IS this to be the year of special education? The education Act last year enshrined the Executive's general commitment to mainstream provision. The Parliament's education committee has conducted an inquiry into practical implications of the policy, including recognition of parents' wishes and those of the children concerned. Overshadowed by the MSPs' investigation of the exams fiasco, their SEN report should be published later this month.
Meanwhile, as David Henderson reports (page five), local authorities are spending more on special education than they budgeted for - and pound;35 million more than the Executive's subvention. Attention to disabilities and finding the right solution for individual pupils come expensive. That is especially so when mainstream schools need alteraions to accommodate pupils with handicaps and extra staffing to help them cope with classroom life. Transport is also an unforgiving burden.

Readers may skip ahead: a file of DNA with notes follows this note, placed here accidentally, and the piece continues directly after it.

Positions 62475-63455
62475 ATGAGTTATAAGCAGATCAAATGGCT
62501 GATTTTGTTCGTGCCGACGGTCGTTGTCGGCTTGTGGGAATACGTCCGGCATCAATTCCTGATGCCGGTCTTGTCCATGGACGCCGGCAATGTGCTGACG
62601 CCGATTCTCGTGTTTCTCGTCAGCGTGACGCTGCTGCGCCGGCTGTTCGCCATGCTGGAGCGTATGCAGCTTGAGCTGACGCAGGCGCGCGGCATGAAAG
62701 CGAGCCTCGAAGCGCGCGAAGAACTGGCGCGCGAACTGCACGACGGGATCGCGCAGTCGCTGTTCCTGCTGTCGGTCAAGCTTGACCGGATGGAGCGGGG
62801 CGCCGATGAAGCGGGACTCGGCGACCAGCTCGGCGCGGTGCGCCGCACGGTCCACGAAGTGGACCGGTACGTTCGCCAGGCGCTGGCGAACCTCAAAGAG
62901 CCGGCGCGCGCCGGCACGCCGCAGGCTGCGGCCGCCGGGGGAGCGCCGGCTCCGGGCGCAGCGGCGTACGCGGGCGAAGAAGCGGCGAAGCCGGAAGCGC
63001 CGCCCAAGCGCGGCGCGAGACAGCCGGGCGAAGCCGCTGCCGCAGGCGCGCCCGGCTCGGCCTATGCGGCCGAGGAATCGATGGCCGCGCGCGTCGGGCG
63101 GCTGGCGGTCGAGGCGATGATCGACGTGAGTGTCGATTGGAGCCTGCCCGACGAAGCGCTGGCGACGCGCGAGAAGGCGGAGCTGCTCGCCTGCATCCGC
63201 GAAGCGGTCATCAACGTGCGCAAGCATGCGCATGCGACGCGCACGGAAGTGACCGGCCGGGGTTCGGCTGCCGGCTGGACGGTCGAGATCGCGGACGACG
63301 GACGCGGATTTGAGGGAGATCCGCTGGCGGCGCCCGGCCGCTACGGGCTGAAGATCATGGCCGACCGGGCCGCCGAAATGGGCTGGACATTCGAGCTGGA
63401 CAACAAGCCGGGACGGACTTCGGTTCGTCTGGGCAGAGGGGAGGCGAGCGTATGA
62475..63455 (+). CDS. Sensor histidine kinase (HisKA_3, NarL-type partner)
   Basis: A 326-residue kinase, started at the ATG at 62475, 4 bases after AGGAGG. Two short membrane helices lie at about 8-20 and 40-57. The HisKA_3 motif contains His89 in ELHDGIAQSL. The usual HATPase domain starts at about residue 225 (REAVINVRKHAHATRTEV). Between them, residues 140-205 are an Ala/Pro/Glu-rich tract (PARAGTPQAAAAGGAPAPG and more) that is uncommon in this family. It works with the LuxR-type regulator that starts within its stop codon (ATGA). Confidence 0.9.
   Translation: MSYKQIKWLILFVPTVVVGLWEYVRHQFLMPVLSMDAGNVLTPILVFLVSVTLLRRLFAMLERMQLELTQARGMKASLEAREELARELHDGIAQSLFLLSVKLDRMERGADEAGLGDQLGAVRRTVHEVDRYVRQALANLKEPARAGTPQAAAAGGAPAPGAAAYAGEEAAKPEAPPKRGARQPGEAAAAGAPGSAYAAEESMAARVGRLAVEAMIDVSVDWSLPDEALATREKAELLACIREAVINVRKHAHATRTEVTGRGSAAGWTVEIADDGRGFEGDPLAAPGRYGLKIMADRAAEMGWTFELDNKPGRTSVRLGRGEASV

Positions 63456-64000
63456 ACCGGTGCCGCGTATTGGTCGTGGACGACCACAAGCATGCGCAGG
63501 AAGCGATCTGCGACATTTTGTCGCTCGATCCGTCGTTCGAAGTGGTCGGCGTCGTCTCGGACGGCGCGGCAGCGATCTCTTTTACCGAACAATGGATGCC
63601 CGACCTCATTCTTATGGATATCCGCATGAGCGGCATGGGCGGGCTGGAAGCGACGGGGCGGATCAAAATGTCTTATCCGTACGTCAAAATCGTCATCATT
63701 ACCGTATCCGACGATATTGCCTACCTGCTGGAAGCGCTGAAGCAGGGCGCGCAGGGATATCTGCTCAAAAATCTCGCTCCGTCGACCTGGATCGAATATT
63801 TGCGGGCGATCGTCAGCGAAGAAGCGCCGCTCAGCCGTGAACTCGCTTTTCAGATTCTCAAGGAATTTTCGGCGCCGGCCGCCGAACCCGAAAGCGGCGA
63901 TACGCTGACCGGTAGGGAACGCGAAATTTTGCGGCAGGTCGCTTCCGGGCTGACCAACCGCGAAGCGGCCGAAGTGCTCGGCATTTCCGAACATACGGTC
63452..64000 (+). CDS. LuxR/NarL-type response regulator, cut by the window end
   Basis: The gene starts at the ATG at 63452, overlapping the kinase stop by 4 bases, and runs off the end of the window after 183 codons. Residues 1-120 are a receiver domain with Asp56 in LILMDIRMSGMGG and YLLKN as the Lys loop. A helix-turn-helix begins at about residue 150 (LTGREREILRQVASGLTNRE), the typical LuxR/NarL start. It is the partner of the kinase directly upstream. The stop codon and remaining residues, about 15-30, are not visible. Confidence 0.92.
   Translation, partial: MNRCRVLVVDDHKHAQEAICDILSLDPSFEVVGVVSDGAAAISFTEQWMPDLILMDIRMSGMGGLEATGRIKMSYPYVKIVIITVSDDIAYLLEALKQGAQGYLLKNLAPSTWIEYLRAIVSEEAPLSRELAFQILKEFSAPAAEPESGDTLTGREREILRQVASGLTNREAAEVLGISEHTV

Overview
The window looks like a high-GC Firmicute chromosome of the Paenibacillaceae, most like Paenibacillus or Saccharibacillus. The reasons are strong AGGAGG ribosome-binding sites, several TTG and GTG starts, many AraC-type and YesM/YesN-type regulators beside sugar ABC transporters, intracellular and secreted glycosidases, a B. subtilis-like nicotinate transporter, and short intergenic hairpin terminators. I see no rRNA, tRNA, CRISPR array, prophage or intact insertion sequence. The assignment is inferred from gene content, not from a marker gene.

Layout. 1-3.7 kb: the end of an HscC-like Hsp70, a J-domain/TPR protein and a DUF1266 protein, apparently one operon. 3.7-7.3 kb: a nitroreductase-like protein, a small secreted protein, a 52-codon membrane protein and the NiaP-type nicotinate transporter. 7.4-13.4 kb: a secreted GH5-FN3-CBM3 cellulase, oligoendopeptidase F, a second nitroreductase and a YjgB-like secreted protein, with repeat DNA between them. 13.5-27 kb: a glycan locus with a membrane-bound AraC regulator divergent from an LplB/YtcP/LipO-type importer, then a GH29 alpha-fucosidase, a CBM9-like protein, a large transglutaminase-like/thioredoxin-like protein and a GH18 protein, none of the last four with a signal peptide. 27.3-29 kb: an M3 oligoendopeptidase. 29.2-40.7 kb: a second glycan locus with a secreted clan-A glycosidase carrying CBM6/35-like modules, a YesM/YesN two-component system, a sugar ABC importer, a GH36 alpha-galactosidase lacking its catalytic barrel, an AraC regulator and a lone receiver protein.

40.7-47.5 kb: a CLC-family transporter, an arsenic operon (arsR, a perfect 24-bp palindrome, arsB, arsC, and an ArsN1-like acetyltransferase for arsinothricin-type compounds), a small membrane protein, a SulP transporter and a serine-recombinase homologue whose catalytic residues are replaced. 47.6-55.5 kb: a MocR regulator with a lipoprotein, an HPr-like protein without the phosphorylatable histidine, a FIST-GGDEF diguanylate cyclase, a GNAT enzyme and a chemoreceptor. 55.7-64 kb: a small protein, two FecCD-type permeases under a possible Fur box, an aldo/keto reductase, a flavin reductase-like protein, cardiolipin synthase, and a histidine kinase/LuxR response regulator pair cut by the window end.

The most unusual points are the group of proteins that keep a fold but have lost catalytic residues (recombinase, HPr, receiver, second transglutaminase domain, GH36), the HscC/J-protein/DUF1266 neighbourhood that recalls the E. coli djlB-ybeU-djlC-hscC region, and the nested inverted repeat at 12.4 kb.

Where problems are acute and require specialised attention, or where parents demand provision beyond what most authorities can find within their own resources, enrolment is made in independently run special schools. The mounting cost to councils has led to difficulties which, optimistically, will be eased under the new agreement by which the schools and the Convention of Scottish Local Authorities will look at fees (TESS, last week).
If there is political impetus, one of the Executive's much vaunted national priorities can be the special needs of a minority whose very diversity poses the challenge and incurs a cost.